Here is an "attractive" project; create a magnet using electricity!
What you need
- Thin wire
- A long nail = 10p is a good size (10P = 10-penny - 3-inches, the size of the nail *)
- Two 1.5 volt D-cell batteries, AND/OR a 12-volt lantern battery
- Wire cutter
- Masking tape
- A "knife" switch – you should be able to find this in a hobby shop, electronic supply or a hardware store. Get a DC (direct current) switch **
- Electrical tape
- Some paper clips
What to do
- Wrap the wire that has been stripped bare very tightly around the nail - at least 50 times. Cut the wire leaving a few inches of wire at each end.
- Tape down the end of the wire from the top of the nail to the negative pole of the battery. Make sure the wire is touching the battery end.
- Open the knife switch and connect the wire from the bottom end of the nail to the terminal on the knife switch.
- Cut another short piece of wire and tape the wire to the positive pole of the battery.
- Connect the wire from the battery to other terminals on the knife switch.
- Close the circuit by closing the knife switch. When you do that, you create a circuit of electricity that passes through the wire round around the nail.
- Touch the point of the nail to a couple of paper clips and watch what happens.
What you'll discover
When the electric current passes through the wire round around the nail, it creates a magnetic field that reaches out in expanding circles. When a wire carrying electricity is twisted into a coil, it is called a solenoid. The magnetic field twists with the coiled wire, causing the magnetic field lines to concentrate inside the coil. This creates a powerful magnetic effect inside the coil called an electromagnet. The magnetic field inside the coil causes the tiny magnetic fields in the metal of the nail to be aligned in one direction (all the north poles point the same way). These little fields all pointing in the same direction add to the coil and make the magnet strong enough to pick up some objects. How many paper clips can you pick up by the electromagnet? What would happen if you used two batteries and connected them together (make sure you connect the positive to the negative poles if you're using the two batteries)? Try to see how many paper clips you can pick up. Now, try using the nine-volt battery. (Connect the positive and negative terminals like on the regular batteries.) How many paper clips can you pick up? Is there any relationship between the voltage of the batteries and the number of clips you can pick up?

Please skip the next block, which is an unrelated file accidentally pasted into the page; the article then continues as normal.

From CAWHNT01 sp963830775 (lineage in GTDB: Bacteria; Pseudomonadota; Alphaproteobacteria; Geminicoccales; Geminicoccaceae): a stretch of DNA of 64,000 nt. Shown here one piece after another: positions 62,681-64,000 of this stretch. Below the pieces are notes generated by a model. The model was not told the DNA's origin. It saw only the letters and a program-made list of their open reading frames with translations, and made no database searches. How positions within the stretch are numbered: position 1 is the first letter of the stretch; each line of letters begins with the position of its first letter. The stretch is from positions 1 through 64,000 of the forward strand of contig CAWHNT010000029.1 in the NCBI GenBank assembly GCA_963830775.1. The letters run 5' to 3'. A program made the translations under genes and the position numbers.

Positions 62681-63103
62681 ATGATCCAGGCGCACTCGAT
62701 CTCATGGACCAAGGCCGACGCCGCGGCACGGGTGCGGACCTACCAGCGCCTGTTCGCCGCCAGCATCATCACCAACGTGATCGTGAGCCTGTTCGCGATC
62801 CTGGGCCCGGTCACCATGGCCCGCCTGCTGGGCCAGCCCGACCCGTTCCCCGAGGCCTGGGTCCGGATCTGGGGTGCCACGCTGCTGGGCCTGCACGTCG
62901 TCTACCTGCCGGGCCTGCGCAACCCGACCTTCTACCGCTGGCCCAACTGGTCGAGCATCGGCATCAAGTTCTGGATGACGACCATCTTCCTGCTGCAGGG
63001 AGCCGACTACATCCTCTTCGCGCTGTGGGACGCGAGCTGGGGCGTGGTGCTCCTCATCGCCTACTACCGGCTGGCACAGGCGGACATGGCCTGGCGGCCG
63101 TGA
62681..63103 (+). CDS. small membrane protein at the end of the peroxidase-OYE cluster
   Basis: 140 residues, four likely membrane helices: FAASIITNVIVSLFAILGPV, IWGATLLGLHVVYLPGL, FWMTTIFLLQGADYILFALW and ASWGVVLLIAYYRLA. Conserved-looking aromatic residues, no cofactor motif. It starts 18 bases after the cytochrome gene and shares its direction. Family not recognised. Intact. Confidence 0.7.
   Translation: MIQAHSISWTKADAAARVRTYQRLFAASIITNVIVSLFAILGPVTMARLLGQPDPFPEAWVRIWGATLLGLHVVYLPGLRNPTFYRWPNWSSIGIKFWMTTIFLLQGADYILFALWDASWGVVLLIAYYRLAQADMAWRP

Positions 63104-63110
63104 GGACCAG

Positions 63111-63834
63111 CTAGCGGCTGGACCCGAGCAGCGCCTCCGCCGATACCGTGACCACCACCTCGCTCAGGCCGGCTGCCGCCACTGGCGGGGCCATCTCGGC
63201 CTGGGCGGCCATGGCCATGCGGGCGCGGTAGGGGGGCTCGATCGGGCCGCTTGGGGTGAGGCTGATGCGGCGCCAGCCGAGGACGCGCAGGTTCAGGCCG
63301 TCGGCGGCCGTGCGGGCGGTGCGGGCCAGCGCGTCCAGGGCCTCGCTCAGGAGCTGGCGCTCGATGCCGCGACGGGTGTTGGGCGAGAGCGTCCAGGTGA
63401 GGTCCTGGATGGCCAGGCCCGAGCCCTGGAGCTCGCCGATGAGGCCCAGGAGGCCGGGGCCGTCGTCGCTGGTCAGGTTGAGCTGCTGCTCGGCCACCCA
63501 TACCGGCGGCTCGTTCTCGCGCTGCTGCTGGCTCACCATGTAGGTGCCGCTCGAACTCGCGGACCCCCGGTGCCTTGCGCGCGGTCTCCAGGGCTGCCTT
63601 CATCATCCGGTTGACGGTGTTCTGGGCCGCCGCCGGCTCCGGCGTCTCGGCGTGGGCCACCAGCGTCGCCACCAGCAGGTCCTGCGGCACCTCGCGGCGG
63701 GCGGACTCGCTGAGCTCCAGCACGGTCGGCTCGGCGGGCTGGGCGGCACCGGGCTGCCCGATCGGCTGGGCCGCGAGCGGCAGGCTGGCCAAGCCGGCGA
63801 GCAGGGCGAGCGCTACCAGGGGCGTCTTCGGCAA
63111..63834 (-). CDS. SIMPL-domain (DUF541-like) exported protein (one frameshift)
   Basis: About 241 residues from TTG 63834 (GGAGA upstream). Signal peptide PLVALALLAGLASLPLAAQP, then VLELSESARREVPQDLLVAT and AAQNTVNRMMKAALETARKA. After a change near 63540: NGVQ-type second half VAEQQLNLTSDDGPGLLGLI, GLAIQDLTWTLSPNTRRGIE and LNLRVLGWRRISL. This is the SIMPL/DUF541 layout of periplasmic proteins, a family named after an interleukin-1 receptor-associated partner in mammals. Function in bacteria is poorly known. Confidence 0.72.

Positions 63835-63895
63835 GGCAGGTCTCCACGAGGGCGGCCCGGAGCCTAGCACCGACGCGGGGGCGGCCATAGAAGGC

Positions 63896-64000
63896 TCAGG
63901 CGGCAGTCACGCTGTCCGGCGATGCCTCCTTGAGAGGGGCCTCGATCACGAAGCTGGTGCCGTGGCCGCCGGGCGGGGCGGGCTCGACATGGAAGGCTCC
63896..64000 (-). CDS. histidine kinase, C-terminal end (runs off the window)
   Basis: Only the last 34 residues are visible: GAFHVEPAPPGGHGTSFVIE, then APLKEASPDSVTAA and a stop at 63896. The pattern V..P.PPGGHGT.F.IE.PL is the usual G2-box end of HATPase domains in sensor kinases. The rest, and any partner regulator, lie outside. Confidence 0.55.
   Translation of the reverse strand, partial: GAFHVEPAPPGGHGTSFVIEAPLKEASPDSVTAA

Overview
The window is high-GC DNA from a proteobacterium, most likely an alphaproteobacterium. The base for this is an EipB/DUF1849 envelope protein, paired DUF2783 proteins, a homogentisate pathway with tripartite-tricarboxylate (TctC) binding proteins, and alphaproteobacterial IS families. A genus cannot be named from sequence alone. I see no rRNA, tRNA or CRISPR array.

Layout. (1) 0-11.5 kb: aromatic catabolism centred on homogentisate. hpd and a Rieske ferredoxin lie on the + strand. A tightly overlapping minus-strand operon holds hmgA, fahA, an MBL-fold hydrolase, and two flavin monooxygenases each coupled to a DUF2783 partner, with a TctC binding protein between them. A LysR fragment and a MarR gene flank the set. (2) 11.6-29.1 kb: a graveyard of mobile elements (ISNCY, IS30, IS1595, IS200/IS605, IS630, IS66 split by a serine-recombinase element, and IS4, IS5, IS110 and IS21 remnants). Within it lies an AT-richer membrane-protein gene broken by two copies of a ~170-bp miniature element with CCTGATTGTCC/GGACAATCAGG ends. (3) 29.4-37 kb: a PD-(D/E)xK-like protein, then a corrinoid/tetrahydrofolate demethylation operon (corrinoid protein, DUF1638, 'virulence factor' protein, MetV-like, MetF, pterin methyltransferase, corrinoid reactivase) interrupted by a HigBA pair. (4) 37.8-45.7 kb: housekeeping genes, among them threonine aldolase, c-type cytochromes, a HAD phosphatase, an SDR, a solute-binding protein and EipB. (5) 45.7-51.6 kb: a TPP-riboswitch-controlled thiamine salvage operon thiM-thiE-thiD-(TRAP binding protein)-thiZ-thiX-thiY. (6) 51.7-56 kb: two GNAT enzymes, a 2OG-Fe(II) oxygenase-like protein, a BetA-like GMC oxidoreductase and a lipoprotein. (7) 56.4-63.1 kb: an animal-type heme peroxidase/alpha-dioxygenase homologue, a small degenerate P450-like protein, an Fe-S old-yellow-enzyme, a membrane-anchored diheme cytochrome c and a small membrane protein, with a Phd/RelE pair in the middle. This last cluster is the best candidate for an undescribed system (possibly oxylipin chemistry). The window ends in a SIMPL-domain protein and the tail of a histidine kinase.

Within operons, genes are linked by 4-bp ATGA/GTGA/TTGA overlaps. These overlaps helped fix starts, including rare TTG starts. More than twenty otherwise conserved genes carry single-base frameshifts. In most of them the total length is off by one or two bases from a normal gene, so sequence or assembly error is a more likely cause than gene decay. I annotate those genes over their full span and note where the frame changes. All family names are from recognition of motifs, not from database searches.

* WHAT DOES "PENNY" NAIL MEAN? The term penny (like 10p) originated in England many years ago. Ten penny, four penny, etc., nails got their names from the fact that one hundred nails of that size cost ten pence, four pence, etc. Today penny represents the definite length of a nail measured from the head to the tip of the point. The term penny is still shown by using the English Pence sign p. ** An inexpensive ($2.99) knife switch can be found at Radio Shack (Catalog #: 275-1537) with screw terminals and for low-power use.
Reprinted with the permission of the California Energy Commission. © 1994-2008 California Energy Commission.
Warning is hereby given that not all Project Ideas are appropriate for all individuals or in all circumstances. Implementation of any Science Project Idea should be undertaken only in appropriate settings and with appropriate parental or other supervision. Reading and following the safety precautions of all materials used in a project is the sole responsibility of each individual. For further information, consult your state’s handbook of Science Safety.